The many woes of Sultan Erdoğan

Due to Turkish President Recep Tayyip Erdoğan’s “zero problems” doctrine, Turkey is now a country with zero friends.

Turkish President Recep Tayyip Erdoğan. Credit: Wikimedia Commons.
Turkish President Recep Tayyip Erdoğan. Credit: Wikimedia Commons.
Eyal Zisser
Eyal Zisser is a lecturer in the Middle East History Department at Tel Aviv University.

In the movies, similar to what occurs in the newly released HBO miniseries “Catherine the Great,” the Russians repeatedly smack the Turks, the historical enemy of the Russian Empire. We can assume that Turkish President Recep Tayyip Erdoğan, whose wants to restore the glory of the Ottoman Empire, has not forgiven or forgotten the Russians for their past deeds, or absolved them for intervening in the Syrian civil war on behalf of Bashar Assad, his hated neighbor to the southwest.

But Erdoğan isn’t the sultan of the Ottoman Empire, and Turkey isn’t as strong and formidable as he would like to believe. He is strong against the weak, specifically the Kurds, and to a certain extent the United States. However, when it comes to the Russians he is quite ready to kneel to power.

Erdoğan had a dream he hoped to realize upon the eruption of the “Arab Spring” close to a decade ago. In his dream he saw himself the ruler, that is to say the sultan, of the entire Middle East. Tunisia, followed by Egypt, fell at the time to the Muslim Brotherhood, the sister movement to Erdoğan’s own political party. In Syria, too, the Islamist movements backed by Turkey had hoped to topple the regime. As is often the case though, dreams are one thing and reality is another. The plan crumbled, and Erdoğan became an enemy in the eyes of numerous countries.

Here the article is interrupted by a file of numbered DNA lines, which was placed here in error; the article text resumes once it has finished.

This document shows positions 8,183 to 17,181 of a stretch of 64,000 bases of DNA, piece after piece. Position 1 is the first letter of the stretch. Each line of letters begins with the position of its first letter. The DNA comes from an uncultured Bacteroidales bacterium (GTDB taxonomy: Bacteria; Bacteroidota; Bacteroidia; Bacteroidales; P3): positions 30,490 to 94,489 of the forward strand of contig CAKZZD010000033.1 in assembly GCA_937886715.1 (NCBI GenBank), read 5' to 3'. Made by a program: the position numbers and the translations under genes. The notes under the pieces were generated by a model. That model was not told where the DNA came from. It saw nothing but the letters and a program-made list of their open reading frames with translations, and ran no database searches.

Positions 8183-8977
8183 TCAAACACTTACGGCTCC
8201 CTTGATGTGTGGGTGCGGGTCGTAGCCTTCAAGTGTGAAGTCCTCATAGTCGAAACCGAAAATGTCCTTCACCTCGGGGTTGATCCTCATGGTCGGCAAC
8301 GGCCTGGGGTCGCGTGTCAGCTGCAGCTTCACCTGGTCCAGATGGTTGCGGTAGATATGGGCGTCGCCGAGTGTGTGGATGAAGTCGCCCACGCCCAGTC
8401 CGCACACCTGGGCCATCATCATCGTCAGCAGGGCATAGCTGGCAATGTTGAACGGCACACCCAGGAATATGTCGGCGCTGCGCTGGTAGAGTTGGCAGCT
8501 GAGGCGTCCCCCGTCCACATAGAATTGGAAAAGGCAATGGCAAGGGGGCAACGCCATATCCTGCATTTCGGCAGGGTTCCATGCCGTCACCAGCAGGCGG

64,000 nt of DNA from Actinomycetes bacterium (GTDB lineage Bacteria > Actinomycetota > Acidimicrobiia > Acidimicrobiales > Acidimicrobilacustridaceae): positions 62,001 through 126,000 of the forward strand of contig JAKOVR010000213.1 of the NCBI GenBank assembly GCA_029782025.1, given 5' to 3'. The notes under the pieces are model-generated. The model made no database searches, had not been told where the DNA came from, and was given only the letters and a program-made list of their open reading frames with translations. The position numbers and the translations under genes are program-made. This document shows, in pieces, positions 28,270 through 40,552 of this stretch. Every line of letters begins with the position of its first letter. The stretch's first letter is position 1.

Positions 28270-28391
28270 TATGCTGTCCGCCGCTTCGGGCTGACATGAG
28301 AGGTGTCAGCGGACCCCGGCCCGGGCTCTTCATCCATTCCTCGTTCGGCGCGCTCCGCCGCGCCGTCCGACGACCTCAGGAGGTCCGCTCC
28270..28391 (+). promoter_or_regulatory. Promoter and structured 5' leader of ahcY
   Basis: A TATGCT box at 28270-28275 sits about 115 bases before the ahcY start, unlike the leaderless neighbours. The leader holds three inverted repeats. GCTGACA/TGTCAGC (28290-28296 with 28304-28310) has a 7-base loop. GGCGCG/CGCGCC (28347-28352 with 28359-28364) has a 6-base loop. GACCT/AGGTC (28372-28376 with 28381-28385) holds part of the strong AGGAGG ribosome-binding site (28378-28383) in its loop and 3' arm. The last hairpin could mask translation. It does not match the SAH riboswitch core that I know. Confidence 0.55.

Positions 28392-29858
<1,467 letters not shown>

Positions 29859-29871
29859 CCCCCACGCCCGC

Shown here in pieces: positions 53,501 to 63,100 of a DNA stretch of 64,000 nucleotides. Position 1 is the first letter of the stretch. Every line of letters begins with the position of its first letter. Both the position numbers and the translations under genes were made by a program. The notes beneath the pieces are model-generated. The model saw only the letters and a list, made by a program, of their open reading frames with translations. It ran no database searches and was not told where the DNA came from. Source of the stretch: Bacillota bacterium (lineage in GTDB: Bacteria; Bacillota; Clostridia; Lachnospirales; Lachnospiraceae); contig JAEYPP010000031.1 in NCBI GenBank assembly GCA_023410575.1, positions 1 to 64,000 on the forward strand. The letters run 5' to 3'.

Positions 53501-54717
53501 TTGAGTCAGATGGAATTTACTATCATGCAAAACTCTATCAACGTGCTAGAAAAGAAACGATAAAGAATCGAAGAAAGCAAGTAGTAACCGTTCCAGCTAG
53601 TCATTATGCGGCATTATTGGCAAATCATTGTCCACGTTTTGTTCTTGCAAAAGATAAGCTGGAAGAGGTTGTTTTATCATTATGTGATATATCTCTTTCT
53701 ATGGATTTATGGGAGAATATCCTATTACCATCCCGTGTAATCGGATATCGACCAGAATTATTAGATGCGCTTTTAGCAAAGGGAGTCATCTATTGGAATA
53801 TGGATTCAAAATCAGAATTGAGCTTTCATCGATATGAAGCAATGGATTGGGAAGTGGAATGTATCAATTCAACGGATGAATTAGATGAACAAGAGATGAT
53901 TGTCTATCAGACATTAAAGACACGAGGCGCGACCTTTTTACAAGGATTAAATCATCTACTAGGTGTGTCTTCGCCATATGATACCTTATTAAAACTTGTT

At home, too, Erdoğan’s situation is woeful. After nearly two decades of unchecked power, the public’s support for him appears to be waning, mostly due to the economic crisis. He is even being challenged within his own party.

Now added to the list of his problems is the diplomatic crisis with the United States, which he has genuinely earned. He fueled the crisis with his decision to spurn his NATO partners by purchasing advanced Russian S-400 air-defense systems, and later to invade Syria and bombard the Kurds, Washington’s betrayed ally. Which is why the Americans retaliated by imposing a series of economic sanctions, and last week with a House resolution to recognize the Armenian genocide.

At the root of the crisis, however, is the increasing number of Americans who no longer seem to harbor an affinity for Turkey, their long-time ally. The pivot toward Islamist extremism, the descent into tyranny, together with growing anti-American sentiment, has widened the chasm between the two countries.

Washington has also played a part in the crisis by seeming to forget how a global superpower should conduct itself in the Middle East. It turned the other cheek to Erdoğan’s mud-slinging and was rewarded for it with even more contempt. And yet Washington is still a global power, far stronger and more important than Russia. Turkey needs the United States and its relations with the West, which are key to its economic stability.

U.S. President Donald Trump, well aware of this power dynamic, hurled insults and swung right back at Erdoğan—in atypical American fashion—and consequently is being met with respect.

For the time being, Erdoğan’s foreign policy is suffering one failure after another. Relations with Washington have worsened while dependence on Russia has grown. In the Arab world, no one wants anything to do with him. His invasion of Syria is also destined to end in calamity. Erdoğan may have pummelled the Kurds, but in doing so has pushed them into the arms of Assad, an enemy no less bitter and determined.

Due to his doctrine of “zero problems” Turkey is now a country with zero friends. Like all sultans before him, Erdoğan’s whims and megalomania have put his throne in jeopardy.

Eyal Zisser is a lecturer in the Middle East History Department at Tel Aviv University.

This article first appeared in Israel Hayom.

The opinions and facts presented in this article are those of the author, and neither JNS nor its partners assume any responsibility for them.
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